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Tuesday, September 21, 2021

Yolo County Neighborhood Court Program receives $1.9 million grant

Grant to expand program to Woodlands, West Sacramento over the next three years

neighborhood_ciOn Feb. 12 The Yolo County District Attorney (DA) Office received a $1.95 million grant to expand the Neighborhood Court Program to neighboring cities Woodland and West Sacramento. The grant, called the Edward Byrne Memorial Justice Assistance Grants, will be awarded throughout a three-year period.

“The grant will be used to expand the program into the cities of West Sacramento and Woodland, basically taking the model that has been worked at UC Davis and the city of Davis…the money will be used in the cities to build the infrastructure [of the program],” said Jeff Reisig, Yolo County DA.

According to Yolo County DA Chris Bulkeley, the majority of offenders that would go through the program in West Sacramento are related to theft. He says the resources provided to students at UC Davis are very helpful in addressing issues.

“In [West Sacramento] you have [people] that have fewer menu of options and facilities, and other people that are on disability insurances, food stamps, and maybe have mental health issues, and they are stealing food for basic necessities. There are a number of individuals we encountered of that category,” Bulkeley said.

According to Bulkeley, the Neighborhood Court Program is a “victim-centric” handling of crimes. The DA office decides on reports that come from the police department if it is appropriate for the Neighborhood Court Program. Cases handled through the program will not have public records such as court cases, emphasizing on the restorative justice nature, of the program. The victim’s approval is also essential in the decision to handle the case through the Neighborhood Court Program, emphasizing on the victim-centric focus of the program.

“Neighborhood court is an alternative for the criminal court and it is based on the concept of restorative justice. Our model in Yolo County entails a collaborative restorative justice process involving the community,” Reisig said.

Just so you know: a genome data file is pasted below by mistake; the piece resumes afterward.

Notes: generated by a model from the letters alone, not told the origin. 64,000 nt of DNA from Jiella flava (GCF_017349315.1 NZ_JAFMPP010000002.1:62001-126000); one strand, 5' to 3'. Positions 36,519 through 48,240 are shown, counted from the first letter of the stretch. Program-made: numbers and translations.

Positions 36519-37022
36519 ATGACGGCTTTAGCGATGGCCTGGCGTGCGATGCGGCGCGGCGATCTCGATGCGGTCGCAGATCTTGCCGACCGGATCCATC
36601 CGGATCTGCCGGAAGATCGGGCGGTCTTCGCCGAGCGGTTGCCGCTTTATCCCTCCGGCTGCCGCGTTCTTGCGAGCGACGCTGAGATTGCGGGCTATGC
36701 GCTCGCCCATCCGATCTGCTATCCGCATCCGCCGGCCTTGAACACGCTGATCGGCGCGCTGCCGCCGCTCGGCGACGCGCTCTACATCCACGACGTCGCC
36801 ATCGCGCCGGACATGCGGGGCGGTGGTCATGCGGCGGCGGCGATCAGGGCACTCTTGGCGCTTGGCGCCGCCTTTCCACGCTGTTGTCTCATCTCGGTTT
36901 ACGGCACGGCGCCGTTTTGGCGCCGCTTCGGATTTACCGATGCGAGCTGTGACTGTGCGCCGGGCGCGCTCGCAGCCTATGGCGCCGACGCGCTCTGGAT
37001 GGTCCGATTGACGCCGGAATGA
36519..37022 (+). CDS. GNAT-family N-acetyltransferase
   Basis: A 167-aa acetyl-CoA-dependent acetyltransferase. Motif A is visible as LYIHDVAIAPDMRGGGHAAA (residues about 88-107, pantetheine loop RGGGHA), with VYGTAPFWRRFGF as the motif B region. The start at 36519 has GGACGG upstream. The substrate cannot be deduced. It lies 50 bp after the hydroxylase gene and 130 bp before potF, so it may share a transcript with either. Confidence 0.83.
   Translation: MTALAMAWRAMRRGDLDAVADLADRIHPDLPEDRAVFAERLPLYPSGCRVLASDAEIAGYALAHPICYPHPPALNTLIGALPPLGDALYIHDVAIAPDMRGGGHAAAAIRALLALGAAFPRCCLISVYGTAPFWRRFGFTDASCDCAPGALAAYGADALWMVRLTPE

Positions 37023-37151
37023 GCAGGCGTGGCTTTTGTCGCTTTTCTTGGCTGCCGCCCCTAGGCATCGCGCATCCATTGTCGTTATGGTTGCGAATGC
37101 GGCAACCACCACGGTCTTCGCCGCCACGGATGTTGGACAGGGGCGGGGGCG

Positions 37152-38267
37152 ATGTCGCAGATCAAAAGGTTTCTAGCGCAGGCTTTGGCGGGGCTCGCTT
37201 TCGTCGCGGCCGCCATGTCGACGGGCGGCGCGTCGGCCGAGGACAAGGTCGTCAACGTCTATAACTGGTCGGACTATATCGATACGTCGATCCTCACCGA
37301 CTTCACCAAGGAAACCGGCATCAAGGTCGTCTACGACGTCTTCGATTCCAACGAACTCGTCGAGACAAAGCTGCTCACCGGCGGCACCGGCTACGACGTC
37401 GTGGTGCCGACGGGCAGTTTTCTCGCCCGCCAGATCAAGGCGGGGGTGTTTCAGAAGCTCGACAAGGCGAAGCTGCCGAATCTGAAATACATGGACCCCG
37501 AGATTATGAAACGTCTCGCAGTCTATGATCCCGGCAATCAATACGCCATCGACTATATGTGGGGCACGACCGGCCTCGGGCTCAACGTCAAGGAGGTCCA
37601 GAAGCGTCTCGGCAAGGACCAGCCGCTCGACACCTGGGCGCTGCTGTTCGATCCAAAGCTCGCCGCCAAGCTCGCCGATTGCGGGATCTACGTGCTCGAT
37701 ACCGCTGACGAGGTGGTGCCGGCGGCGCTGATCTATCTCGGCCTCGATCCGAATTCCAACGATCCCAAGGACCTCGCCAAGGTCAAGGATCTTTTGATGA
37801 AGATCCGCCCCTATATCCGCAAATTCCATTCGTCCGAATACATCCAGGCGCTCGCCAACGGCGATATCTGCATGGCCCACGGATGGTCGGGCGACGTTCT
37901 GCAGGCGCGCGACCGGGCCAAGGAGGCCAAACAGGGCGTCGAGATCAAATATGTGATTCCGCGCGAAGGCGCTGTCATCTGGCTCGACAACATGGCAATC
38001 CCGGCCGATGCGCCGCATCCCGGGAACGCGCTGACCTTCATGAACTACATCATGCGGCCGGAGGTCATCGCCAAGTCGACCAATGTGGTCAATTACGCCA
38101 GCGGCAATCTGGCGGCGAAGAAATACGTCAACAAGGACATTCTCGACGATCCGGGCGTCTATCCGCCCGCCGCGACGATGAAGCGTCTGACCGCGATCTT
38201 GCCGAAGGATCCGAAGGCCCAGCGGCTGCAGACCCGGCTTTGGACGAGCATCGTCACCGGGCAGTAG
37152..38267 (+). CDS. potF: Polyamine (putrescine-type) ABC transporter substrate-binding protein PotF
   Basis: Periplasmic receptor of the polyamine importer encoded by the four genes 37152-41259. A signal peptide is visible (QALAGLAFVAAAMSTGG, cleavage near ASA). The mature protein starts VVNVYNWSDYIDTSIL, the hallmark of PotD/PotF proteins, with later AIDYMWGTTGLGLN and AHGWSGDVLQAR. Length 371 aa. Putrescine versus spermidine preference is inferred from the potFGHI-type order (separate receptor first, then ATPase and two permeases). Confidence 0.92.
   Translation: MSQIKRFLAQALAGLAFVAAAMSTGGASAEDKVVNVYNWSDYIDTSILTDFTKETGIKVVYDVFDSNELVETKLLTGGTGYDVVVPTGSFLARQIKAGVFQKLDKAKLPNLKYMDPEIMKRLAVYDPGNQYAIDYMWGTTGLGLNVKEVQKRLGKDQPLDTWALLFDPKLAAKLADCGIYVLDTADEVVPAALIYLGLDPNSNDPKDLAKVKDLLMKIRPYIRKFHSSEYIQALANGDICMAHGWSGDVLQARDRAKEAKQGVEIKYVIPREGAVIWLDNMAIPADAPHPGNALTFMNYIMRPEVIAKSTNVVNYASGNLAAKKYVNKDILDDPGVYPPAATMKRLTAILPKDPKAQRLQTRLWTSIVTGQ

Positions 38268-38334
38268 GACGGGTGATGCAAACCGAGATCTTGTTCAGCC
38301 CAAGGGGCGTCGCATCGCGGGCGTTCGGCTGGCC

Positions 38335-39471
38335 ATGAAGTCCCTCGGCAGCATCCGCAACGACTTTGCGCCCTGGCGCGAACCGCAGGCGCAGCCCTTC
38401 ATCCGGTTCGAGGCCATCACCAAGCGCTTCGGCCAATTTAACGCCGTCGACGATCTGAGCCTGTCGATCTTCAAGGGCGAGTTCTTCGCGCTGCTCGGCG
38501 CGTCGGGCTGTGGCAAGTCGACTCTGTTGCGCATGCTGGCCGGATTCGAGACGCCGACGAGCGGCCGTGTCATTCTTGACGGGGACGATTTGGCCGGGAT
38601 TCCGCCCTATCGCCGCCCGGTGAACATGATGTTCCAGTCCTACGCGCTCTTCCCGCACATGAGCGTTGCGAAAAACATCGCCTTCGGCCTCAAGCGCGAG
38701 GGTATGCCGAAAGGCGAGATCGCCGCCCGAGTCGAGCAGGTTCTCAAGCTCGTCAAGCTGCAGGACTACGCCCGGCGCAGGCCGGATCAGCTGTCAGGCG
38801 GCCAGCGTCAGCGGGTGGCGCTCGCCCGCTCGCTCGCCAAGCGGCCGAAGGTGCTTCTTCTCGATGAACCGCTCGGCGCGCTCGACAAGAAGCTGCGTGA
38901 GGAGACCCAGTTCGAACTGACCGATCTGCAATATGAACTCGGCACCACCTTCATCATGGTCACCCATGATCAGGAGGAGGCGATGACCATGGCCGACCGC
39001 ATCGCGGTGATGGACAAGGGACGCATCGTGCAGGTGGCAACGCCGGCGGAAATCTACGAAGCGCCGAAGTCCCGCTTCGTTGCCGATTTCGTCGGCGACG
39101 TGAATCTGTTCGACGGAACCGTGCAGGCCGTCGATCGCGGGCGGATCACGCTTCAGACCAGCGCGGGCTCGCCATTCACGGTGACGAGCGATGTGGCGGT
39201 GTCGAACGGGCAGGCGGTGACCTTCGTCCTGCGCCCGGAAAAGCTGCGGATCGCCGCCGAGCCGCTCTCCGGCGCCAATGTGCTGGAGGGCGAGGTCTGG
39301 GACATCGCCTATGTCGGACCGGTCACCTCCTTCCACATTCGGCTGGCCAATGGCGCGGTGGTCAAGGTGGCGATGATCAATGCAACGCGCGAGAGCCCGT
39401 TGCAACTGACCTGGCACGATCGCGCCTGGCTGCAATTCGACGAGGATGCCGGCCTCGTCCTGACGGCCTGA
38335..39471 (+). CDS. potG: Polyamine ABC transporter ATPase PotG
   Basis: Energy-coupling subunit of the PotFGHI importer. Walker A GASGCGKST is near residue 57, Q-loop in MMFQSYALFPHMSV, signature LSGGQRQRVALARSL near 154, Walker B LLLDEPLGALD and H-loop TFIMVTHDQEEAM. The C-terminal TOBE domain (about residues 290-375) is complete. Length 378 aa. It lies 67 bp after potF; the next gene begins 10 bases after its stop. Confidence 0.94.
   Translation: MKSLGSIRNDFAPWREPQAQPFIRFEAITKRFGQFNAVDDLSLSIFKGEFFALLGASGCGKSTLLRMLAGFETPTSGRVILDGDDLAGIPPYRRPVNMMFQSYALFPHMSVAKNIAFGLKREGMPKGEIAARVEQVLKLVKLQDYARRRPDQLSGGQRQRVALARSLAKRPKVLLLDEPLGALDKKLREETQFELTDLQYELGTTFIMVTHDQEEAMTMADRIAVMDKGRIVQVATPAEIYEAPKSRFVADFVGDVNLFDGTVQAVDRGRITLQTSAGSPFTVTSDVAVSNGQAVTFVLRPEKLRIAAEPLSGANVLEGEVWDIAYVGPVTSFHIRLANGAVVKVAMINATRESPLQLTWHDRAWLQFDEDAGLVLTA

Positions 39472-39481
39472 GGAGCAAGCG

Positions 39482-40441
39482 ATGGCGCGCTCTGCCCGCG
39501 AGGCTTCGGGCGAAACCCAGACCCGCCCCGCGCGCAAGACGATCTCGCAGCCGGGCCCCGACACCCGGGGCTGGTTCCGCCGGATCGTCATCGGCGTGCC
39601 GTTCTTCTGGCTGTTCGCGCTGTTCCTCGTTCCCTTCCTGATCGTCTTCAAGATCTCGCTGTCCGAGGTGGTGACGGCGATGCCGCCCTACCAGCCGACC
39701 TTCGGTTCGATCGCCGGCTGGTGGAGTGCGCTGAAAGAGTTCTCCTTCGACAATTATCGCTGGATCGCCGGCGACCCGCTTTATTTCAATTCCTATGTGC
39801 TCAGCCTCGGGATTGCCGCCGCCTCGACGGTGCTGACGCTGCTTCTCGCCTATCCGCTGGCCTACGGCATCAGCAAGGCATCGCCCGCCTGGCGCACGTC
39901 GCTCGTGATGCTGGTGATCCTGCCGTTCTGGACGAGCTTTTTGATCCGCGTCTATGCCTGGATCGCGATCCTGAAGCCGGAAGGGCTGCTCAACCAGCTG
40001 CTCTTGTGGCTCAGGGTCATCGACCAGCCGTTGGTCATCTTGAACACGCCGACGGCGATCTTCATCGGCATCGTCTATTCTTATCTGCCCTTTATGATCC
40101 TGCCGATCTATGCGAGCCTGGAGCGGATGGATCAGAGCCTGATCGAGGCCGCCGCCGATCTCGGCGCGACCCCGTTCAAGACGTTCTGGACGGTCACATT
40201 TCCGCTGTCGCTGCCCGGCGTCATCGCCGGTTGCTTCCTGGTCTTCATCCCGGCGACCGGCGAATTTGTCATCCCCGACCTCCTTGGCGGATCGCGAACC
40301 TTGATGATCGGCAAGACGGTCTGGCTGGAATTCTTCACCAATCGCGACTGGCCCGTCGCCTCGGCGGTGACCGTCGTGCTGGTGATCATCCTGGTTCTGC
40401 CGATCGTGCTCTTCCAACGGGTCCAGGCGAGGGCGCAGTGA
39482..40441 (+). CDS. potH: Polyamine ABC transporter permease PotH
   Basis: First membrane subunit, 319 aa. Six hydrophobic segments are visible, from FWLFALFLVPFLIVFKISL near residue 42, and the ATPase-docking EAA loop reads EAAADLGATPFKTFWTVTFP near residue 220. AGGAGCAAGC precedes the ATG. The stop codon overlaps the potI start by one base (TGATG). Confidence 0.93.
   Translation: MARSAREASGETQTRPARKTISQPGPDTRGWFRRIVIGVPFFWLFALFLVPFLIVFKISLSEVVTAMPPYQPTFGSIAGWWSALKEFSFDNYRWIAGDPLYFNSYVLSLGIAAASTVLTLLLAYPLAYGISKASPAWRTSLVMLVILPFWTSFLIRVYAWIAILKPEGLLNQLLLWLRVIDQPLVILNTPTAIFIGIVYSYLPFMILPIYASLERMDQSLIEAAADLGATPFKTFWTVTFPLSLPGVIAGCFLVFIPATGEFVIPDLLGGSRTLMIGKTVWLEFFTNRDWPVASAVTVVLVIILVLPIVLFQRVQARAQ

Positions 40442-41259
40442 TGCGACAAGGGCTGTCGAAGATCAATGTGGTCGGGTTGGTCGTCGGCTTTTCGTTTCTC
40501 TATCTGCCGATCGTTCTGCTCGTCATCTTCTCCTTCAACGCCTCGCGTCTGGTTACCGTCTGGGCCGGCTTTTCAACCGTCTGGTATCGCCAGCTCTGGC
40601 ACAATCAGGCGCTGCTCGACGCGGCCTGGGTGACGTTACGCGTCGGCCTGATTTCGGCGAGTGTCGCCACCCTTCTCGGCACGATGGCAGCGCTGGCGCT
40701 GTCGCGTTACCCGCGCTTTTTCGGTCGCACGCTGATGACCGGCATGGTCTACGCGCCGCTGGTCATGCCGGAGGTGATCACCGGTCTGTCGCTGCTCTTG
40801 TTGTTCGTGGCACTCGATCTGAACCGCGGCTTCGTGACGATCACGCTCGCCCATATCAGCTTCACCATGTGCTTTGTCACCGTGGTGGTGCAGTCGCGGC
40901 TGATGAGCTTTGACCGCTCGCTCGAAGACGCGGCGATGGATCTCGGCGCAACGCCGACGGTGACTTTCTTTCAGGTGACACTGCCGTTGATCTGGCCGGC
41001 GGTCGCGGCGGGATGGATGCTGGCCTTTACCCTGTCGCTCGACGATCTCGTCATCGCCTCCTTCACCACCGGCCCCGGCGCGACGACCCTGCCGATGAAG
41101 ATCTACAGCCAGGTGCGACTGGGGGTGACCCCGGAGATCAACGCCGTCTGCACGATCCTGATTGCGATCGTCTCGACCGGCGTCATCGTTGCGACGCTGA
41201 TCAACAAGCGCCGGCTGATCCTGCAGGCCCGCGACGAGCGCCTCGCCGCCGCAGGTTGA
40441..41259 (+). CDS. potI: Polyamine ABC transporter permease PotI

One of the main differences between the criminal court and the Neighborhood Court Program is that with neighborhood court, the defendant and the victim(s) can collaborate to find a solution.

“We bring those parties together, work through in a conversation what the harm was, how it affects the community and victim, how the offender can restore the victim and community and how we make sure it doesn’t happen again,” Reisig said.

The program also entails that solutions are tailored to the individual, even if two individuals committed a crime together. According to Bulkeley, in
one case, a retail theft offender who went through the neighborhood court program had to write an essay on the impact of theft to the retail business
and complete the CFI Goal Directed Behavior workbook in order to remedy their negative impact on the community. While another offender, involved in the same crime, agreed to research and present a list of services accessible by foster children as this particular offender was a former foster child.

“The system is designed so that whatever the agreement is [at] the end of the panel is designed to bring them back into the community,” said Johnathan Baldauf, a third-year law student at UC Davis.

The neighborhood court program for adult criminal offenders was first founded in San Francisco. According to Reisig, the program had several modifications to be adaptive to the Davis community, as well as to fully utilize the availability of skilled and experienced volunteers in the restorative justice process.

“[We ensure] that there [is] an actual conversation between the victim, the offender and the community in every case possible. [Neighborhood Court isn’t] just [telling] an offender … ‘don’t do that again’. [They are told] ‘here’s what you need to do to make it right’,” Reisig said.

According to Bulkeley, the program in Davis has had over 400 participants since its inception in 2013. The program handled 338 cases in 2014, largely handling cases related to alcohol-related offenses, including open container alcohol, public urination, public Identification Card crimes and furnishing alcohol for minors according to a press release.

“Davis is unique in this region where the restaurants are concentrated in an area and they turn into nightclubs. They attract people from all over the place who are looking to party,” said Bulkeley.

The Neighborhood Court Program is in collaboration with the Davis Police Department, UC Davis and the City of Davis. However, it also requires community volunteers to be directly involved in the cases. Community volunteers are all trained on restorative justice. In UC Davis and the city of Davis, faculties and students are among the 100 volunteers of this program. Volunteers are trained to be either panelists or facilitators. According to the DA website, panelists represents the “community’s needs, interests, and perspectives with respect to the crime committed”. According to Bulkeley, the facilitators are volunteers with additional training who act as “mediator” and guide the restorative dialogue/agreement process in the conferences.

“This is an interesting way to not only work in the DA’s office but also to give back to the community in a restorative take on justice,” said Baldauf.

Photo courtesy of the Yolo County District Attorney Office. 

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